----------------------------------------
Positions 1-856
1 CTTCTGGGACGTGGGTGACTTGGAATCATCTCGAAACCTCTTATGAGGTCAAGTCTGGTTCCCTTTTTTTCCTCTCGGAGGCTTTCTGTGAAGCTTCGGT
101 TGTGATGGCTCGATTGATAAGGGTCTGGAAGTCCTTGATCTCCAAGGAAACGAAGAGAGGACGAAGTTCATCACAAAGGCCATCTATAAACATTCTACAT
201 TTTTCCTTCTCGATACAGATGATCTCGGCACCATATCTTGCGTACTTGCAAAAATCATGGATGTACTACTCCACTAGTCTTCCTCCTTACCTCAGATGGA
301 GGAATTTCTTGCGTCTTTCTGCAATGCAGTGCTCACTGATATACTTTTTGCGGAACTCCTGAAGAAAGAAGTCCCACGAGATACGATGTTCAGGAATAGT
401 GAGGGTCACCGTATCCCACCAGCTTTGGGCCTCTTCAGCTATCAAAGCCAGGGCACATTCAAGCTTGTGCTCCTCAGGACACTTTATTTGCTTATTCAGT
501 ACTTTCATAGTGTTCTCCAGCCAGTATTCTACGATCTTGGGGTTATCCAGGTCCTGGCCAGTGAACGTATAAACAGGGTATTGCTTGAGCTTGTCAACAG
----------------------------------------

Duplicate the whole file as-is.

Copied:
Positions 1-856
1 CTTCTGGGACGTGGGTGACTTGGAATCATCTCGAAACCTCTTATGAGGTCAAGTCTGGTTCCCTTTTTTTCCTCTCGGAGGCTTTCTGTGAAGCTTCGGT
101 TGTGATGGCTCGATTGATAAGGGTCTGGAAGTCCTTGATCTCCAAGGAAACGAAGAGAGGACGAAGTTCATCACAAAGGCCATCTATAAACATTCTACAT
201 TTTTCCTTCTCGATACAGATGATCTCGGCACCATATCTTGCGTACTTGCAAAAATCATGGATGTACTACTCCACTAGTCTTCCTCCTTACCTCAGATGGA
301 GGAATTTCTTGCGTCTTTCTGCAATGCAGTGCTCACTGATATACTTTTTGCGGAACTCCTGAAGAAAGAAGTCCCACGAGATACGATGTTCAGGAATAGT
401 GAGGGTCACCGTATCCCACCAGCTTTGGGCCTCTTCAGCTATCAAAGCCAGGGCACATTCAAGCTTGTGCTCCTCAGGACACTTTATTTGCTTATTCAGT
501 ACTTTCATAGTGTTCTCCAGCCAGTATTCTACGATCTTGGGGTTATCCAGGTCCTGGCCAGTGAACGTATAAACAGGGTATTGCTTGAGCTTGTCAACAG